Visva Bharati
As a continuation of the walk, Sanchayan Ghosh introduces two internal games: the intra-subjective individual tree study with the body–an individual game of exploring memory within a collective through one’s own body and mind–as well as a collective walking, leading, recollecting exercise which continues the exploration of the pilgrimage.

Wood Land School
In Wood Land School’s 2017 project in Montreal, SBC Gallery of Contemporary Art has been renamed and operates as Wood Land School. Wood Land School is negotiating structural shifts and limitations while programming Kahatènhston tsi na’tetiátere ne Iotohrkó:wa tánon Iotohrha/Drawing a Line from January to December, a slow exhibition that unfolds over the course of the year in a series of three gestures that center Indigeneity through art objects, performances, and discursive events. Wood Land School wishes to extend our gesture to documenta 14, bringing artworks from Turtle Island to be installed in the Stellwork Kulturbahnhof in Kassel. This modest exhibition of works is proposed as a condition for Wood Land School to articulate their concerns, questions, ideas, and sense of being within the larger international context.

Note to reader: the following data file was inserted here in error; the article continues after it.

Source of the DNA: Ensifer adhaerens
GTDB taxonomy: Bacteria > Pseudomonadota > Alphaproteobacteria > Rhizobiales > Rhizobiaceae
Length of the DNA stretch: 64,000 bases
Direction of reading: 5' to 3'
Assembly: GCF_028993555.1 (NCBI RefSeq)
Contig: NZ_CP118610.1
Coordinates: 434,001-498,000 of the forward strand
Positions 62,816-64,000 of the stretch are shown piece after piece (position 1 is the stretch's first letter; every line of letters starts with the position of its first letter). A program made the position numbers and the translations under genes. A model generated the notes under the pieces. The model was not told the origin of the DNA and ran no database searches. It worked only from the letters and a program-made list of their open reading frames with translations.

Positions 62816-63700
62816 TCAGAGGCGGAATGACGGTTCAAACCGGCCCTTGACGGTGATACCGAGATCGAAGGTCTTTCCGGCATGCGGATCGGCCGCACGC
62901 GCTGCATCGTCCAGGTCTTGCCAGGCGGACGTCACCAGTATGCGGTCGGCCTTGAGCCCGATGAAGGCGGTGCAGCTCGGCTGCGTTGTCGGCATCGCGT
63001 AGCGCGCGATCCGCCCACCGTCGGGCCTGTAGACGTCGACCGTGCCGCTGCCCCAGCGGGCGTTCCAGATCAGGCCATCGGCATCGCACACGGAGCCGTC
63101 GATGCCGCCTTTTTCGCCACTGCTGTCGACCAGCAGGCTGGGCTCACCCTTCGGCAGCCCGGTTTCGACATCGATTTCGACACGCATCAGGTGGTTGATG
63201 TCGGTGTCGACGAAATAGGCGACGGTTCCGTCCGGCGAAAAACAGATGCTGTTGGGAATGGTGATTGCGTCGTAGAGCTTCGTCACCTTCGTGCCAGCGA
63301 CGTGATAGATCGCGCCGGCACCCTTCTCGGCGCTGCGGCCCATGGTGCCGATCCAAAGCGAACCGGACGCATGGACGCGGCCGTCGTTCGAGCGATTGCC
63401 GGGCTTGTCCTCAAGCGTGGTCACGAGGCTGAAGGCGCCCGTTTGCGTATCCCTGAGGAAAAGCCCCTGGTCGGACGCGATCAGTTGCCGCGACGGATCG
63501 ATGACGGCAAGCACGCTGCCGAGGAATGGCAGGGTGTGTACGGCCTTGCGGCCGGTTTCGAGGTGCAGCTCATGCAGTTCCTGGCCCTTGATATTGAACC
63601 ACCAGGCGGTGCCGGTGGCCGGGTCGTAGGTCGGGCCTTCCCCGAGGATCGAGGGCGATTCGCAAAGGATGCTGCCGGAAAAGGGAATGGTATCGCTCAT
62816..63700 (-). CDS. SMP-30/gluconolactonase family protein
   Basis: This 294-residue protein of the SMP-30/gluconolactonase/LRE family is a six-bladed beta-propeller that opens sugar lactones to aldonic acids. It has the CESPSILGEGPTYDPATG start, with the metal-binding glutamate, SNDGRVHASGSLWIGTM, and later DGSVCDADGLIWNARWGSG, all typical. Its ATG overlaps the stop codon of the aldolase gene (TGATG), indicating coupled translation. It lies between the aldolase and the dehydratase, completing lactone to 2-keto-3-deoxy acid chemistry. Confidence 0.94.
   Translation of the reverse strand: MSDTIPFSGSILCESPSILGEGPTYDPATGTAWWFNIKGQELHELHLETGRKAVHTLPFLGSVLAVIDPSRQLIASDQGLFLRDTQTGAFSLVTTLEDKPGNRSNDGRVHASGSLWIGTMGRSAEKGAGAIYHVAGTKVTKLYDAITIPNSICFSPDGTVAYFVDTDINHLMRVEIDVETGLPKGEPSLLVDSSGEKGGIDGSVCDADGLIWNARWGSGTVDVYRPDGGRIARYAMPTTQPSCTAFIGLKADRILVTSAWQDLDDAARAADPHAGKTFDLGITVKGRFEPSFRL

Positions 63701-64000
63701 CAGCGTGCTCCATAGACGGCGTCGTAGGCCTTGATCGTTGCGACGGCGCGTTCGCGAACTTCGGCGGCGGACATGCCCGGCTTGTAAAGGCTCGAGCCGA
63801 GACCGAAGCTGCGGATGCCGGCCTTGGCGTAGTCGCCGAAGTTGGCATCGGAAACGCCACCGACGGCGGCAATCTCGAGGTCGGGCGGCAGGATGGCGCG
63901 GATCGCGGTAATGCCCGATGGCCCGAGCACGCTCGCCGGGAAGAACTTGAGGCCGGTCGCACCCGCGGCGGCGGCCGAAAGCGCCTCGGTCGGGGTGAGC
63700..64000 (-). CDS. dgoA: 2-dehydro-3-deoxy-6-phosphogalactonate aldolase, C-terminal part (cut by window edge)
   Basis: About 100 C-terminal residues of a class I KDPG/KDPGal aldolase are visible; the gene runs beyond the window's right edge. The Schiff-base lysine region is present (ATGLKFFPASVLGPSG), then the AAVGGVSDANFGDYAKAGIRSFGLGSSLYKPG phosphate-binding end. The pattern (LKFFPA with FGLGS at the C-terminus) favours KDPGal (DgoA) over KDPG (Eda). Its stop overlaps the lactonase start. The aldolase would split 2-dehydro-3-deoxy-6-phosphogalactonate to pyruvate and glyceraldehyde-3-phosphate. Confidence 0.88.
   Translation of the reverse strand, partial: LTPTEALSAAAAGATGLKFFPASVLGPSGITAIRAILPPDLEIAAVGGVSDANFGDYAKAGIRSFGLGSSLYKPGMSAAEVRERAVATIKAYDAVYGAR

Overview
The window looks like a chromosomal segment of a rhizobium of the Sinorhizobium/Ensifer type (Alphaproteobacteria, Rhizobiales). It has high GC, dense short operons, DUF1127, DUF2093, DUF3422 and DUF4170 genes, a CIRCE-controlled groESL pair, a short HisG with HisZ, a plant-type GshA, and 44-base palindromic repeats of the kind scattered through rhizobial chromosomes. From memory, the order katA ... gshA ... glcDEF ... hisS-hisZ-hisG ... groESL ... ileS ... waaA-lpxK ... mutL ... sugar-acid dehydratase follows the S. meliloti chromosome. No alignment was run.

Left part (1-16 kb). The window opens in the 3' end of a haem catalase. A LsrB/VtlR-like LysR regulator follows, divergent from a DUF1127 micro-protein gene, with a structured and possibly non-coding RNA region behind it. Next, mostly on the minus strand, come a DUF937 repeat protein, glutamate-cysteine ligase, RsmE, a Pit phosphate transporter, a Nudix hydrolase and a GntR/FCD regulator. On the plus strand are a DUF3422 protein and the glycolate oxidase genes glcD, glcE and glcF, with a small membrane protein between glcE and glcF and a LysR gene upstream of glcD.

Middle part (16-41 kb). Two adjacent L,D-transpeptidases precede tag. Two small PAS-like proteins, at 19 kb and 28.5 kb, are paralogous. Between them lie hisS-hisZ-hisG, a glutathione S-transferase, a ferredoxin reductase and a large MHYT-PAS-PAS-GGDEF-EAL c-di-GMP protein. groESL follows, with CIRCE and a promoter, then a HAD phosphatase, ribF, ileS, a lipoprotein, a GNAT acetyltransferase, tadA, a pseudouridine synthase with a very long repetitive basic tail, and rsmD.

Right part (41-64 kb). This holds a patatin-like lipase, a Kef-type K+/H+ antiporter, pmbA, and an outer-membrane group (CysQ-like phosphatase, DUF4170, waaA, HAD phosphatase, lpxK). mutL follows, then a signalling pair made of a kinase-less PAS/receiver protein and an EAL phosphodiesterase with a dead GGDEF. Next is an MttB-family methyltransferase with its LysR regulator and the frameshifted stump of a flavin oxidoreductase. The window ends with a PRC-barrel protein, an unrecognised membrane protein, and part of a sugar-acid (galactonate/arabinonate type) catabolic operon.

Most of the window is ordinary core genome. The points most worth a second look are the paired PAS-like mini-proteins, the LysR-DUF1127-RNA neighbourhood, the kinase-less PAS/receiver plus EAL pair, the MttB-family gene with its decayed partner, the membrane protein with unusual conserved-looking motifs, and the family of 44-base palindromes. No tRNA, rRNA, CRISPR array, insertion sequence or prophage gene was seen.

aneducation, documenta 14

Simranpreet Anand is currently working towards her BFA Honors in Visual Arts and Psychology at the University of British Columbia in Vancouver. In her interdisciplinary artistic practice she engages with cultural and feminist theory as well as psychology and explores how these field interrelate and collide with one another in modern society. She is committed to a socially engaged practice and has worked on community engagement and education projects with the Morris and Helen Belkin Art Gallery, the Burrard Arts Foundation, and the Department of Art History, Visual Art, and Theory at the University of British Columbia.

Sepake Angiama is Head of Education for documenta 14, where she works to create an integrated approach to education, exhibition making, and public programming. Previously she was the Head of Education for the International Manifesta Foundation and is currently also one of the members of the consortium for the Danish Pavilion project in Venice. As a curator and educator, Sepake Angiama’s interest lies in discursive practices, the social framework, and how we shape and form our experience in understanding the world. This has inspired her to work with artists who disrupt or provoke aspects of the social sphere through action, design, dance, and architecture. During Manifesta 10 she devised a program for a range of audiences, from school-aged children to art professionals. She also developed the training program on how to mediate the biennial and engage a wide audience, thus introducing a discursively guided approach within the State Hermitage Museum, St. Petersburg.